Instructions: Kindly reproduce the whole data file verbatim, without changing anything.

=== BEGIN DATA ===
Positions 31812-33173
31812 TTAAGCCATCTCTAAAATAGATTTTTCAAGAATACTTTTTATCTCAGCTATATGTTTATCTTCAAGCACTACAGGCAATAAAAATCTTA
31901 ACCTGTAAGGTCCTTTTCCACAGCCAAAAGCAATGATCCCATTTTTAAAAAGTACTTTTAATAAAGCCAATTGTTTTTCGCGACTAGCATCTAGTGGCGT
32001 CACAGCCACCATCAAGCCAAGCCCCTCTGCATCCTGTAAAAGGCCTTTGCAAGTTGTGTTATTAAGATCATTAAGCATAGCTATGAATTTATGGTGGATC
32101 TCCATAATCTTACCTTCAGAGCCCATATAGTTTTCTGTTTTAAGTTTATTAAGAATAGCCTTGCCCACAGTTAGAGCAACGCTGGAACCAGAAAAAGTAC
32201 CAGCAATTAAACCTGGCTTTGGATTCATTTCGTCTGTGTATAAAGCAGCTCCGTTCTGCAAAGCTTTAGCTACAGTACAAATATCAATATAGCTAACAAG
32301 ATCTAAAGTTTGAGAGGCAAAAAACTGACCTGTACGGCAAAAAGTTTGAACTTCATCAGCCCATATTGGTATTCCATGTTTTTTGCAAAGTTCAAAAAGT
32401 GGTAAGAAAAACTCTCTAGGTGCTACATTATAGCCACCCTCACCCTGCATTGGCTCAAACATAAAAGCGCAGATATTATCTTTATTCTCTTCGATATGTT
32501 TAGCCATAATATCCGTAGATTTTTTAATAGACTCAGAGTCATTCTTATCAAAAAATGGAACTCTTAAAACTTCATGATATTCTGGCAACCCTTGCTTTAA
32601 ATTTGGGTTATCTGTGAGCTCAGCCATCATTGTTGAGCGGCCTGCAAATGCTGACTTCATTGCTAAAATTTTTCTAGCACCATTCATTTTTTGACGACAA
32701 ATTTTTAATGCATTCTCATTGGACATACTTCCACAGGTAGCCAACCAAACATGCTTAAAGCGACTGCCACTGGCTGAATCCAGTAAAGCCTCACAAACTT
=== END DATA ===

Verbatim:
Positions 31812-33173
31812 TTAAGCCATCTCTAAAATAGATTTTTCAAGAATACTTTTTATCTCAGCTATATGTTTATCTTCAAGCACTACAGGCAATAAAAATCTTA
31901 ACCTGTAAGGTCCTTTTCCACAGCCAAAAGCAATGATCCCATTTTTAAAAAGTACTTTTAATAAAGCCAATTGTTTTTCGCGACTAGCATCTAGTGGCGT
32001 CACAGCCACCATCAAGCCAAGCCCCTCTGCATCCTGTAAAAGGCCTTTGCAAGTTGTGTTATTAAGATCATTAAGCATAGCTATGAATTTATGGTGGATC
32101 TCCATAATCTTACCTTCAGAGCCCATATAGTTTTCTGTTTTAAGTTTATTAAGAATAGCCTTGCCCACAGTTAGAGCAACGCTGGAACCAGAAAAAGTAC
32201 CAGCAATTAAACCTGGCTTTGGATTCATTTCGTCTGTGTATAAAGCAGCTCCGTTCTGCAAAGCTTTAGCTACAGTACAAATATCAATATAGCTAACAAG
32301 ATCTAAAGTTTGAGAGGCAAAAAACTGACCTGTACGGCAAAAAGTTTGAACTTCATCAGCCCATATTGGTATTCCATGTTTTTTGCAAAGTTCAAAAAGT
32401 GGTAAGAAAAACTCTCTAGGTGCTACATTATAGCCACCCTCACCCTGCATTGGCTCAAACATAAAAGCGCAGATATTATCTTTATTCTCTTCGATATGTT
32501 TAGCCATAATATCCGTAGATTTTTTAATAGACTCAGAGTCATTCTTATCAAAAAATGGAACTCTTAAAACTTCATGATATTCTGGCAACCCTTGCTTTAA
32601 ATTTGGGTTATCTGTGAGCTCAGCCATCATTGTTGAGCGGCCTGCAAATGCTGACTTCATTGCTAAAATTTTTCTAGCACCATTCATTTTTTGACGACAA
32701 ATTTTTAATGCATTCTCATTGGACATACTTCCACAGGTAGCCAACCAAACATGCTTAAAGCGACTGCCACTGGCTGAATCCAGTAAAGCCTCACAAACTT